ANSWER :

Read Full Q/A … : 18″ Wild Thing Chainsaw

Chainsaw stalls Chainsaw is 4 years old and has a history of moderate use. After I ran the saw about 1 minute on plain gas (grabbed the wrong gas can – ouch) the chainsaw sputtered and stopped.

It didn't seize, and the pull starter never became more or less difficult than normal. The engine would continue to start if I pressed the prime bulb and engaging the choke, but stall again after 10-20 seconds. The temperature that day was about 50 degrees F and I was running the saw with the “cold plug” installed (per warm weather running).

When it refused to keep running I did the following:
Flushed the fuel tank (that's when I saw the gas had no oil in it).
Ran hardware wire through all of the fuel lines.
Replaced the fuel filter and spark plug.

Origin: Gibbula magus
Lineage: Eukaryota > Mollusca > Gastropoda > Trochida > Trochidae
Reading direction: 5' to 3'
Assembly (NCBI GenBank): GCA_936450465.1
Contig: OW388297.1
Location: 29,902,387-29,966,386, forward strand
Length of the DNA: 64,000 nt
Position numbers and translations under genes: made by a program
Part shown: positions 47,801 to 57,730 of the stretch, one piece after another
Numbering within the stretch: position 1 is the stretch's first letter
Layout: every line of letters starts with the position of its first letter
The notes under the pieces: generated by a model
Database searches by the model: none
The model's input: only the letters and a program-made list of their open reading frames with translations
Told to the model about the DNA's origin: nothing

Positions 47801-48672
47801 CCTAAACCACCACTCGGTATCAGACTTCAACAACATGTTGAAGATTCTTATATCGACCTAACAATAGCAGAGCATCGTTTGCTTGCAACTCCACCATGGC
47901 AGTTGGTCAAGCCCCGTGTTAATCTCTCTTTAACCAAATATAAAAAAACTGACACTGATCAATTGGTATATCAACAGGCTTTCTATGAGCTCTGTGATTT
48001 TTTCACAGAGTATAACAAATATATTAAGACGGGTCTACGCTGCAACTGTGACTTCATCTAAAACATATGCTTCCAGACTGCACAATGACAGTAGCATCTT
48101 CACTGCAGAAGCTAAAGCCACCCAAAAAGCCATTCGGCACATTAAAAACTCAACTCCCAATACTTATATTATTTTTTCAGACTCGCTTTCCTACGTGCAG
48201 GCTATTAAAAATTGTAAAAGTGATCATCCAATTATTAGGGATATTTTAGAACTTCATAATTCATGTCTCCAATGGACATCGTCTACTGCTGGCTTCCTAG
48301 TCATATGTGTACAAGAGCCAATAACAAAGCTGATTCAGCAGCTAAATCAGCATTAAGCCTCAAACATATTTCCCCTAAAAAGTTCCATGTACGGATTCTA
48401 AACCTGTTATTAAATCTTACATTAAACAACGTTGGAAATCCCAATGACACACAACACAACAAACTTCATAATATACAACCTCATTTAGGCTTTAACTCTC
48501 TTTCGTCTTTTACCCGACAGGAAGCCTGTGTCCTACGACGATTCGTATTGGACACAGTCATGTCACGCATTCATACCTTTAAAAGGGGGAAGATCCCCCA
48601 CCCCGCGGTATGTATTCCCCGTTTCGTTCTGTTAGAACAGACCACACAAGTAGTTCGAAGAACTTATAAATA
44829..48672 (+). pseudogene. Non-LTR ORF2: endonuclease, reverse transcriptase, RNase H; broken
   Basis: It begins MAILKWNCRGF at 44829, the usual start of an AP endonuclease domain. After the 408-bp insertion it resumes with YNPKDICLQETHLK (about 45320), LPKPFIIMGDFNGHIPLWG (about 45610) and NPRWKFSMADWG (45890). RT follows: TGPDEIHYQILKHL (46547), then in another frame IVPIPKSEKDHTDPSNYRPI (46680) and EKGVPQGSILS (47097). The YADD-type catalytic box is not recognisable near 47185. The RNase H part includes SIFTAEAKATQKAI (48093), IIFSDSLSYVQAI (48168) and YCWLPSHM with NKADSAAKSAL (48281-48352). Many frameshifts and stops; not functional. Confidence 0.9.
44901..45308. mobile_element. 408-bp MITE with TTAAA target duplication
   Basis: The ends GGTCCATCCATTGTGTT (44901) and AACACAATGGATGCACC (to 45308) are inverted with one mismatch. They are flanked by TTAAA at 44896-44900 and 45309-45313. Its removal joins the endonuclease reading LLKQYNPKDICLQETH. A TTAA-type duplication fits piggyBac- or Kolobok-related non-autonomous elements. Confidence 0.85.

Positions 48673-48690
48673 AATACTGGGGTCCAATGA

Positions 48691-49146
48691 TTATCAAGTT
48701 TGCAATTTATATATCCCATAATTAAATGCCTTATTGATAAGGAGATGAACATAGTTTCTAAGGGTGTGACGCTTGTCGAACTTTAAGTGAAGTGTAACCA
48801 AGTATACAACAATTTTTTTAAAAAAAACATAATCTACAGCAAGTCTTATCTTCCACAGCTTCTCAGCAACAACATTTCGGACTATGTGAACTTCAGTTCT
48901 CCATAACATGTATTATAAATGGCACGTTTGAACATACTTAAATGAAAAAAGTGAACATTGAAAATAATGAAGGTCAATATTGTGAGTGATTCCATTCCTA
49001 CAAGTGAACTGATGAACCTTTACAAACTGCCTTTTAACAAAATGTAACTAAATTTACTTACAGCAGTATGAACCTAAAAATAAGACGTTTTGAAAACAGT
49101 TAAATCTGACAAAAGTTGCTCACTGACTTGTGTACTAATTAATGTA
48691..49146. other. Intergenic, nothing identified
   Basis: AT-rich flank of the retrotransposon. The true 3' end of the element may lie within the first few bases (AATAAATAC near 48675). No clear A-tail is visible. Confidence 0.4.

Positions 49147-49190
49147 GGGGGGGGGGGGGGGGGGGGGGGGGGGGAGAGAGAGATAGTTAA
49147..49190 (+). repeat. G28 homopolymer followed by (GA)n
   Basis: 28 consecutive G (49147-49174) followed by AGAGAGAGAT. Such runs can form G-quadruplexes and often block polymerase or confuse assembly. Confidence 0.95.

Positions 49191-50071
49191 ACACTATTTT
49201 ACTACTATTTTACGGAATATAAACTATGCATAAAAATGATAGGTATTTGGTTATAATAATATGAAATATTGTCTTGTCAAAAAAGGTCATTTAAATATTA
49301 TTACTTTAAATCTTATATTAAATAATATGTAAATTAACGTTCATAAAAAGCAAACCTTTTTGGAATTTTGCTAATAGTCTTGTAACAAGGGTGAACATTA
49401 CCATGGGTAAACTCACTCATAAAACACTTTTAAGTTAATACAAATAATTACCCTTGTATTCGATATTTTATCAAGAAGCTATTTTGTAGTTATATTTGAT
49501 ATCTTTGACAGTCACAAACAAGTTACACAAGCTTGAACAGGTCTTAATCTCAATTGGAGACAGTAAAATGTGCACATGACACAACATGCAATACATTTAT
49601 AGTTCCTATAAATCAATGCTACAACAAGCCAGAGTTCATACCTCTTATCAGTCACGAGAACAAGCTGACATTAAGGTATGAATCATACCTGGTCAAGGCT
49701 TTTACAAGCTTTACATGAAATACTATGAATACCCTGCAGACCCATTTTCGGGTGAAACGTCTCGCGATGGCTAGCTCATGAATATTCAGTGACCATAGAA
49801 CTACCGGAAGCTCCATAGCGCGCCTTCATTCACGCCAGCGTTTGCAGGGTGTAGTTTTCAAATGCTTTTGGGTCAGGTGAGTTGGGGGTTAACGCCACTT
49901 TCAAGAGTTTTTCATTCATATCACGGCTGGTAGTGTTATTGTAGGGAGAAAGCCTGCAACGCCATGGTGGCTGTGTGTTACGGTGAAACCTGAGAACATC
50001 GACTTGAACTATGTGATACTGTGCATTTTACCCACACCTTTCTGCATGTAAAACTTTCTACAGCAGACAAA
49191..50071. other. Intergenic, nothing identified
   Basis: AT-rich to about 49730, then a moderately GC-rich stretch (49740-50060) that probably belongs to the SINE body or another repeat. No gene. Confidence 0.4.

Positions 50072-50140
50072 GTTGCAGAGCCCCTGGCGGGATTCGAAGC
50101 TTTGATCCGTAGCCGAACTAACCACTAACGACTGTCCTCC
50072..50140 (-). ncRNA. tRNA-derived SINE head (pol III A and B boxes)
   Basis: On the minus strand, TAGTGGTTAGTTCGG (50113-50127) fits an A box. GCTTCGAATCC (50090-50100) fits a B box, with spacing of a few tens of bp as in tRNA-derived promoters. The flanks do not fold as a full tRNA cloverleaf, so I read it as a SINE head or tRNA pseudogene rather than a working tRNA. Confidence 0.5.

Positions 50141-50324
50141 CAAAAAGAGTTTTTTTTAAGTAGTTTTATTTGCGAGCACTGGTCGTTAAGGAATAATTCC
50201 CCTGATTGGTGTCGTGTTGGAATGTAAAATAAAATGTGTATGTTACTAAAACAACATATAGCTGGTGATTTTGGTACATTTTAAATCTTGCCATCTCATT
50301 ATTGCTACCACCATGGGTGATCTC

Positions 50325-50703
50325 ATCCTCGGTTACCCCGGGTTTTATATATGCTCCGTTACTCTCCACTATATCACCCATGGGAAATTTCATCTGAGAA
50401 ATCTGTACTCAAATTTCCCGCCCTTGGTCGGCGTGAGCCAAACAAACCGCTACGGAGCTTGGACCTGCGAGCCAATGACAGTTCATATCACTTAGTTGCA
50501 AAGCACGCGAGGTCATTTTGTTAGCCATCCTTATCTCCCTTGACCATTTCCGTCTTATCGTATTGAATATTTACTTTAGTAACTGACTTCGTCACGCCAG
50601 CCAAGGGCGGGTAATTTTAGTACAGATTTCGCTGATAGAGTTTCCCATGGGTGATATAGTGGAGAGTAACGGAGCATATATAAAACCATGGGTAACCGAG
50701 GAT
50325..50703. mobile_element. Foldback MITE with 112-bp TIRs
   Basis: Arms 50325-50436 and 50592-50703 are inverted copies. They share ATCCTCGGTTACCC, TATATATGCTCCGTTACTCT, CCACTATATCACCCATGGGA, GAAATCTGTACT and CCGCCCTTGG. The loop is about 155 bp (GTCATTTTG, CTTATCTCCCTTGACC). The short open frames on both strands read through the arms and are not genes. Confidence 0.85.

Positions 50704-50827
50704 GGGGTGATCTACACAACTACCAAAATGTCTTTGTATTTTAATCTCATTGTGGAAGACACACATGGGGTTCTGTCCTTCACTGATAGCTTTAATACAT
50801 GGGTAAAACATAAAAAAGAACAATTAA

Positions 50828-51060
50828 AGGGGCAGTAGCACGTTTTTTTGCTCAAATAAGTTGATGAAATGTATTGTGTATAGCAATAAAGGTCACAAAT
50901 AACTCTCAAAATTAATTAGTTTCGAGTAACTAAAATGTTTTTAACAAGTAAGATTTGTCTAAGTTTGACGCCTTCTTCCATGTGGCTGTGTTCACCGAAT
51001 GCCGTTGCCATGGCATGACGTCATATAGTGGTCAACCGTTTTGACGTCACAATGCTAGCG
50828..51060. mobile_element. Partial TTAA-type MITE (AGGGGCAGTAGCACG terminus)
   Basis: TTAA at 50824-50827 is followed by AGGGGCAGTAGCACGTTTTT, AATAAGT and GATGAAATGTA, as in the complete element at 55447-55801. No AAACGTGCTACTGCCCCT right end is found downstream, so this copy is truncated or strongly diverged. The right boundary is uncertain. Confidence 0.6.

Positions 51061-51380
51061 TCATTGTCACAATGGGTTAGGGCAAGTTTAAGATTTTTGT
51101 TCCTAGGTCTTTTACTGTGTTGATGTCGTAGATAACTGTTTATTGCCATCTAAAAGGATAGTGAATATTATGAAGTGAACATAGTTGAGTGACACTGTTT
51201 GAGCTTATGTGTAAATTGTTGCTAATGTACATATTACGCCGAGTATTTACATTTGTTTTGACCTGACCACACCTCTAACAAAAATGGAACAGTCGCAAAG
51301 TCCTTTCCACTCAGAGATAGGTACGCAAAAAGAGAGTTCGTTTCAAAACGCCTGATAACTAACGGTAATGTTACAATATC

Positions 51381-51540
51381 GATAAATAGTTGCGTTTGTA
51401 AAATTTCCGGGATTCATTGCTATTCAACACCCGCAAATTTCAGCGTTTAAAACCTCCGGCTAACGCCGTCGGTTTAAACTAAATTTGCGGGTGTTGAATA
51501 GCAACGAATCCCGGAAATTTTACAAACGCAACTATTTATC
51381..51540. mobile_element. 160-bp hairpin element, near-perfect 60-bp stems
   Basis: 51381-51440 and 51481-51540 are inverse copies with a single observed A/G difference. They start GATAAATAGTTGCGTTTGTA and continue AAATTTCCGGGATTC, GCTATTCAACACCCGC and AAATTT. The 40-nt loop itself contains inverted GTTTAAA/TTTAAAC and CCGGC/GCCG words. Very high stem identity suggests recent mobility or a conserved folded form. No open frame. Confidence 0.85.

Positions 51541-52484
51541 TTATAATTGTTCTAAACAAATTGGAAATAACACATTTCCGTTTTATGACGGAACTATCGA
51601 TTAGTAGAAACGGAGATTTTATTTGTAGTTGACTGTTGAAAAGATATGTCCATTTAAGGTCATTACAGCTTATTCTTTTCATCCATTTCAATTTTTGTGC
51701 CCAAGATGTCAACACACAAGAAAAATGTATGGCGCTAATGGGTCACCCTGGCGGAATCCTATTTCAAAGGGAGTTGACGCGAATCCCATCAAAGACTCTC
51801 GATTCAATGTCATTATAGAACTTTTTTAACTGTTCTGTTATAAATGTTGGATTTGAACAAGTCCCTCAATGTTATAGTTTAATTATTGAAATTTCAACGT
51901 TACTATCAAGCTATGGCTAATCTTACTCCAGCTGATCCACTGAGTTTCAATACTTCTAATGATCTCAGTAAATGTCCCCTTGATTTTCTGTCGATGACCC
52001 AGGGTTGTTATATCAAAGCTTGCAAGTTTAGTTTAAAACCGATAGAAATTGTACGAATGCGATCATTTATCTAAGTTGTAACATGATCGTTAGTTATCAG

Cleaned the air filter with a nylon brush and compressed air.

Same behavior (start then stall in less than 20 seconds). I made at least 20+ attempts to start it.

I removed the carburetor and, though it looked perfectly clean, I took off the top and bottom covers then sprayed everything with automotive carb cleaner and blew out the passages with compressed air. The gasket and diaphragm looked new. No pinholes in the diaphragm when held against a bright light. I reinstalled the carb but got the same behavior (start then stall in less than 20 seconds). I again made at least 20+ attempts to start it.

I disassembled the short block and saw that the piston has some slight scoring on it. The ring is clean and I verified that the piston ring has .001 clearance between it and the piston ring groove all the way around with the ring held tightly in place (I was thinking that the piston might have become deformed if it did indeed get too hot when run without any oil premix).